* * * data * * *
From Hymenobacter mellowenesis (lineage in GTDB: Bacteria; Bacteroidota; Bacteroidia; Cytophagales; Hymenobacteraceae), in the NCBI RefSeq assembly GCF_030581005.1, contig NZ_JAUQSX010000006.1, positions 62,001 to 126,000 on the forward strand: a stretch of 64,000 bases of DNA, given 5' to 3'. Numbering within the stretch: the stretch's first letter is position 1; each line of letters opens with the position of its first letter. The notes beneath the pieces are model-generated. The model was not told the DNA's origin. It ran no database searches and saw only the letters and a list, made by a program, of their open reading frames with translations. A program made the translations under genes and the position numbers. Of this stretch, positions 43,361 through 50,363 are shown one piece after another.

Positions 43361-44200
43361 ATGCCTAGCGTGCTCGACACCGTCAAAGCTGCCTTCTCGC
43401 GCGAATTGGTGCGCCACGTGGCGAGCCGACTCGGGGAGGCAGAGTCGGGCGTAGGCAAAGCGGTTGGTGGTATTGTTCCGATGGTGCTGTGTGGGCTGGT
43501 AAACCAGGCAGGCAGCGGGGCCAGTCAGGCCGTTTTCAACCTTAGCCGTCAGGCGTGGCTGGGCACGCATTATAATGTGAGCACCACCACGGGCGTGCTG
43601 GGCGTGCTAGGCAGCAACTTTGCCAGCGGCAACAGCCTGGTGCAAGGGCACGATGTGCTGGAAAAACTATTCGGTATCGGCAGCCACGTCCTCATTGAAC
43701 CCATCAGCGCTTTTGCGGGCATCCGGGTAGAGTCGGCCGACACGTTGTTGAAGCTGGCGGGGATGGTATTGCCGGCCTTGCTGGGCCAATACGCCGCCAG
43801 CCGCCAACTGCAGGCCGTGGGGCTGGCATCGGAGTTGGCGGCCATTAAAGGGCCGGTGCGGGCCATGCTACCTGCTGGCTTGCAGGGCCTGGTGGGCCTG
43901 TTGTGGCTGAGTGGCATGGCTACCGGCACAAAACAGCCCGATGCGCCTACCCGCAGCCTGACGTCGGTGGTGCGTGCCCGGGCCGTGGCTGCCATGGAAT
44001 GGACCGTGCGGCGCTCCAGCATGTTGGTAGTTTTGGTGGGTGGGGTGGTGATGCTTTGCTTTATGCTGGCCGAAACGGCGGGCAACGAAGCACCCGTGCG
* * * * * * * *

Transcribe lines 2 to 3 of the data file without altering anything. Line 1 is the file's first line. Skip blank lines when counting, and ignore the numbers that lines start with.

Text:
Positions 43361-44200
43361 ATGCCTAGCGTGCTCGACACCGTCAAAGCTGCCTTCTCGC